I’m pleased and excited to announce the first major project of the Ports in the Storm blog: a study of Qualitative Data-Gathering Methods of Major International Humanitarian Organizations. This study began as an independent study course for the summer of 2011, designed to be an exploration of the dominant qualitative data-gathering methods most often employed by the major international humanitarian aid organizations, under the supervision of Payson Adjunct Assistant Professor Nathan Morrow.

This study has grown into a larger and more exciting project than originally anticipated, and as such I have created a series of resources based on my findings, including an index of sources, a series compilations of methodology and utilization of a variety of qualitative methods, a discussion of prescribed methods vs. methods employed by the organizations studied, some best practices, gap analysis, and proposal for the minimum tools and training to be employed in each phase of the humanitarian program cycle.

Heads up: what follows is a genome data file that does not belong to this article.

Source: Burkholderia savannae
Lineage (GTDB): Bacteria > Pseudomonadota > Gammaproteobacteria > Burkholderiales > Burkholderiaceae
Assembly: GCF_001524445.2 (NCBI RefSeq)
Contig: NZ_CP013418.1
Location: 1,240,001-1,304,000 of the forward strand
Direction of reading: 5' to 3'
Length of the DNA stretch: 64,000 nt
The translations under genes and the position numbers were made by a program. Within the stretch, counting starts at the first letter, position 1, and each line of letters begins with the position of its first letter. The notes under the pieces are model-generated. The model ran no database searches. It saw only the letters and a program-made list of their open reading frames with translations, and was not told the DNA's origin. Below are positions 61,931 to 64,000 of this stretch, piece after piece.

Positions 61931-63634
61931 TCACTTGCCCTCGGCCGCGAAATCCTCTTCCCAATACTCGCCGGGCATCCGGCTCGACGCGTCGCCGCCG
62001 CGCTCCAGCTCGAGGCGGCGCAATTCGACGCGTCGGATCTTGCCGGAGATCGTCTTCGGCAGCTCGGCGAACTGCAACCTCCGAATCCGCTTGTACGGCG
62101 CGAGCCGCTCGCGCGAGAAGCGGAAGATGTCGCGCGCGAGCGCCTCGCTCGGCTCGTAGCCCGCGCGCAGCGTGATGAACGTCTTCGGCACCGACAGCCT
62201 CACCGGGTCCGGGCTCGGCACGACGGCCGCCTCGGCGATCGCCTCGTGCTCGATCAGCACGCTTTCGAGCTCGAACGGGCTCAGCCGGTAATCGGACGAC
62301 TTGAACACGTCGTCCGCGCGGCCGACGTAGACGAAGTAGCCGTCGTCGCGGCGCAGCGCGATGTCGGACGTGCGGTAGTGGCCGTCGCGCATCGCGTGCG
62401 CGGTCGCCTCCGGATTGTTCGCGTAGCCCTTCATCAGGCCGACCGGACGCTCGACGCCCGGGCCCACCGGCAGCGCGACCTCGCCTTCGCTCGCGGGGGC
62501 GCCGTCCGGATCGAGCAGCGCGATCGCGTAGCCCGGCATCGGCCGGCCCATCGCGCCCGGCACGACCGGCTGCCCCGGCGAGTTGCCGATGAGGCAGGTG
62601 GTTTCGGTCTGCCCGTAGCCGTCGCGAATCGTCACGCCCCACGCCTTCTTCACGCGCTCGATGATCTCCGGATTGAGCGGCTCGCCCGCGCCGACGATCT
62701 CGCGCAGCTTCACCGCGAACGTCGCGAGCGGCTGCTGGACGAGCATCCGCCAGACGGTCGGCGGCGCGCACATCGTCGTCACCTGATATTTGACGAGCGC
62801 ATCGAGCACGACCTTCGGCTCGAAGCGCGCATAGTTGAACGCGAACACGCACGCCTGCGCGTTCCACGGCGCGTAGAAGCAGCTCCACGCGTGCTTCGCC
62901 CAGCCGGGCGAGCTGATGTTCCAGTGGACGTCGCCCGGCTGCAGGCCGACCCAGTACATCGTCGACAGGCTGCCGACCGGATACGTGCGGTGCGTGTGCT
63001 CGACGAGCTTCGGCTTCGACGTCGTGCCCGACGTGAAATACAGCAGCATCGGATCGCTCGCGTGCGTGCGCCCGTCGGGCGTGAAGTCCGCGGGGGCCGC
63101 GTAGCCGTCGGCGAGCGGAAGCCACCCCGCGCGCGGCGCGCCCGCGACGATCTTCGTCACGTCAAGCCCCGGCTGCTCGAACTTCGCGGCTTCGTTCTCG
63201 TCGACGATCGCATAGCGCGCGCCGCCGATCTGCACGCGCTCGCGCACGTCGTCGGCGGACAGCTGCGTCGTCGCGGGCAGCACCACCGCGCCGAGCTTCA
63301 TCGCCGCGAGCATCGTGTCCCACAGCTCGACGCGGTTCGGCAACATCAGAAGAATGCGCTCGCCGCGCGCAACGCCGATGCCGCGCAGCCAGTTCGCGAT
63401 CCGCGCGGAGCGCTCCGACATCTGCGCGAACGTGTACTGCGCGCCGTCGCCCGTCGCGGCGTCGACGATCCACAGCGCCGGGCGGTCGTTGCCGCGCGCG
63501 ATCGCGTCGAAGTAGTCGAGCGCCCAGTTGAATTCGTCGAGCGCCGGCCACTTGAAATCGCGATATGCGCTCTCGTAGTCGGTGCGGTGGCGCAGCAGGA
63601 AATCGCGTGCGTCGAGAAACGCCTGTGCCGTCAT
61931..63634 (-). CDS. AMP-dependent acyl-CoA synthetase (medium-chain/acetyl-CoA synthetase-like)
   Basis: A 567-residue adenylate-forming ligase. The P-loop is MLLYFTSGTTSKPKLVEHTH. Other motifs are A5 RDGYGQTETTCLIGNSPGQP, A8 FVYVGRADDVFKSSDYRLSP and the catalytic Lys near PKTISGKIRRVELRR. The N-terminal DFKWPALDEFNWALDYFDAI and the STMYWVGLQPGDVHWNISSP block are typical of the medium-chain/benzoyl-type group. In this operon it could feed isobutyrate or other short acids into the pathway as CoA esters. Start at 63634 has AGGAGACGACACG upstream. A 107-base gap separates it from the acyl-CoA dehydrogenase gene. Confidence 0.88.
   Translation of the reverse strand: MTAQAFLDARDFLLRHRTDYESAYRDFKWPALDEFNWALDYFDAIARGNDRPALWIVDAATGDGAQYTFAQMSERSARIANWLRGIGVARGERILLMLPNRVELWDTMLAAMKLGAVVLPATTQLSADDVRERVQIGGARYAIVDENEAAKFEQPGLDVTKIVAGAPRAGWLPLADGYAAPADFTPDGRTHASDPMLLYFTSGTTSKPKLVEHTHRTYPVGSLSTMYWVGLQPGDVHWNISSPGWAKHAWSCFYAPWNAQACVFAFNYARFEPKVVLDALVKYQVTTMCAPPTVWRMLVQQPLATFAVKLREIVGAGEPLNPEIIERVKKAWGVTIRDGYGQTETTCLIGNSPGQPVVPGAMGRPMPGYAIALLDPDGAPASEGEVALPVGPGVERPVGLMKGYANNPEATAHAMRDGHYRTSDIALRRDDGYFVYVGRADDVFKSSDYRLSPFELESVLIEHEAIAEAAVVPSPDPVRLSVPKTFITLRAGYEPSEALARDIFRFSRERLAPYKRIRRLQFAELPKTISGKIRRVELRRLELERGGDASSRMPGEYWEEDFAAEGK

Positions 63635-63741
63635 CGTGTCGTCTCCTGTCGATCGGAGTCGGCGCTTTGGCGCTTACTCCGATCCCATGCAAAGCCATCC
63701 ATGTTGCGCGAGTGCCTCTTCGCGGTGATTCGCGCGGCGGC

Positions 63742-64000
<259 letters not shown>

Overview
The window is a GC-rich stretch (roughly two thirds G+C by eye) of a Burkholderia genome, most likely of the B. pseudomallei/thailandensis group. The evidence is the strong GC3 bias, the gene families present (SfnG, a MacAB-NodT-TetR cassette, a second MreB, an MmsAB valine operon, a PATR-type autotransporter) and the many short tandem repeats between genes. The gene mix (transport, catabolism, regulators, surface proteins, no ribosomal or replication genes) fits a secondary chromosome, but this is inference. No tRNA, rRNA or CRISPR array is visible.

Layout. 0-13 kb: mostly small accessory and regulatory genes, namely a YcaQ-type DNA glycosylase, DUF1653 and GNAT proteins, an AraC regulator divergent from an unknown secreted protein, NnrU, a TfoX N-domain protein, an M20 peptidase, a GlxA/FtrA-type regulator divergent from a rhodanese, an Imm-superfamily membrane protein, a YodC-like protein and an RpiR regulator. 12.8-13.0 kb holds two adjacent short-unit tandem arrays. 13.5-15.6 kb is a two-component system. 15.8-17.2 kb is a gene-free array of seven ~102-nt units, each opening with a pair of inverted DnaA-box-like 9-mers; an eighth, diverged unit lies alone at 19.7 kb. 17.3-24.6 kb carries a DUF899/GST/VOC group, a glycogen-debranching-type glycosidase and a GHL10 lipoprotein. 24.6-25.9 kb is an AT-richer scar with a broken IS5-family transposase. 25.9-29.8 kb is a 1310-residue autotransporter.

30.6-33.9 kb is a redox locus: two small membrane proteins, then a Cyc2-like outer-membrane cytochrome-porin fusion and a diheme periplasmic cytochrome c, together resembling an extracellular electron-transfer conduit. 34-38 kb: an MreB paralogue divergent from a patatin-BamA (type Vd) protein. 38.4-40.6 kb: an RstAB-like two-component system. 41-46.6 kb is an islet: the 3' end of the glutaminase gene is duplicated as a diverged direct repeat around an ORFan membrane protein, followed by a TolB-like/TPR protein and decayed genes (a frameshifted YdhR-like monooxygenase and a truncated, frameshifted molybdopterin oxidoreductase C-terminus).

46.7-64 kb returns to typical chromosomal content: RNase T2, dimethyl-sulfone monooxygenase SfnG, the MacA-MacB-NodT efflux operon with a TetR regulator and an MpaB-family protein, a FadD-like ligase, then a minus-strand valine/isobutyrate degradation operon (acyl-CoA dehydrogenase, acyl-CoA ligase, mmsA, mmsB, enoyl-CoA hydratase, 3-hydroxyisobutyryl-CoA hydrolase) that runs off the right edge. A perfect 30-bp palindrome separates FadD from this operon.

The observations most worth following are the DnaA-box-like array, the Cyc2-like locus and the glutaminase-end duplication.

These elements are set up as a series of blog posts from the past couple of weeks, and are all accessible via the page on this blog entitled “Qualitative Data-Gathering Methods of Major International Humanitarian Organizations“.

It is my sincere hope that this study and the resources complied therein will be useful for others in the field of international development and humanitarian aid studies, as a resource of best practices in qualitative research. I welcome and look forward to feedback – please let me know what you think and feel free to provide suggestions for additional resources and/or research!

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